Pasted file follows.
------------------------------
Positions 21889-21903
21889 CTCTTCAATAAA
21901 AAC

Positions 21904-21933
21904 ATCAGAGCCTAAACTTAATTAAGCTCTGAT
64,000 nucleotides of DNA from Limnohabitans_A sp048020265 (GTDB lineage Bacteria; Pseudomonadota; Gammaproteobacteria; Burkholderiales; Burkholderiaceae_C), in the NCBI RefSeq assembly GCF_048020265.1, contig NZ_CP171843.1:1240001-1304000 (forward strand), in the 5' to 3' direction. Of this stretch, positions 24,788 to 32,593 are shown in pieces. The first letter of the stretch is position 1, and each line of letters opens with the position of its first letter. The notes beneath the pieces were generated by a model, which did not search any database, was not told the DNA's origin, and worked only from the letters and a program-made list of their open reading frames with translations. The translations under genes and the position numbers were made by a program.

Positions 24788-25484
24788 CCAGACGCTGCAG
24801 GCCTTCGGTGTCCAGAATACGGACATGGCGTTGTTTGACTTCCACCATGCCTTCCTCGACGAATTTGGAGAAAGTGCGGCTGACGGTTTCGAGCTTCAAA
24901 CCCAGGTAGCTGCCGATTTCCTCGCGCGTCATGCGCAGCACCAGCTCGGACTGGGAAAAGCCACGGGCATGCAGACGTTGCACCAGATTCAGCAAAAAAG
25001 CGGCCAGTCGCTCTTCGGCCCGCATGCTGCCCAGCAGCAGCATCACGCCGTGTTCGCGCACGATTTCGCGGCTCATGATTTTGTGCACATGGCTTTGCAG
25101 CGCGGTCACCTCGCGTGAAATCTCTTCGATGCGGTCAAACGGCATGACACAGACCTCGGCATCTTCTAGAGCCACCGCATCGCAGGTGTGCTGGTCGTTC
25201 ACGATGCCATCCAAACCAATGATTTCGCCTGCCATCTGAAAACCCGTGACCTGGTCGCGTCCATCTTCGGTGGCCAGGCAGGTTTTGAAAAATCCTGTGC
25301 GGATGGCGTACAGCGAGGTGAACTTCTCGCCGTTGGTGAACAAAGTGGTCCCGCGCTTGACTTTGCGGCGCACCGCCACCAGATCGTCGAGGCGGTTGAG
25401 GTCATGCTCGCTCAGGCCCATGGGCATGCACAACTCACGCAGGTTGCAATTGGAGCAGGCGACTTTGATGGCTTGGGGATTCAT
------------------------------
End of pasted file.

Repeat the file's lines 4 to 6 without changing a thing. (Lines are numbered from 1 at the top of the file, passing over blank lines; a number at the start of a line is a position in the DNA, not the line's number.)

Positions 21904-21933
21904 ATCAGAGCCTAAACTTAATTAAGCTCTGAT
64,000 nucleotides of DNA from Limnohabitans_A sp048020265 (GTDB lineage Bacteria; Pseudomonadota; Gammaproteobacteria; Burkholderiales; Burkholderiaceae_C), in the NCBI RefSeq assembly GCF_048020265.1, contig NZ_CP171843.1:1240001-1304000 (forward strand), in the 5' to 3' direction. Of this stretch, positions 24,788 to 32,593 are shown in pieces. The first letter of the stretch is position 1, and each line of letters opens with the position of its first letter. The notes beneath the pieces were generated by a model, which did not search any database, was not told the DNA's origin, and worked only from the letters and a program-made list of their open reading frames with translations. The translations under genes and the position numbers were made by a program.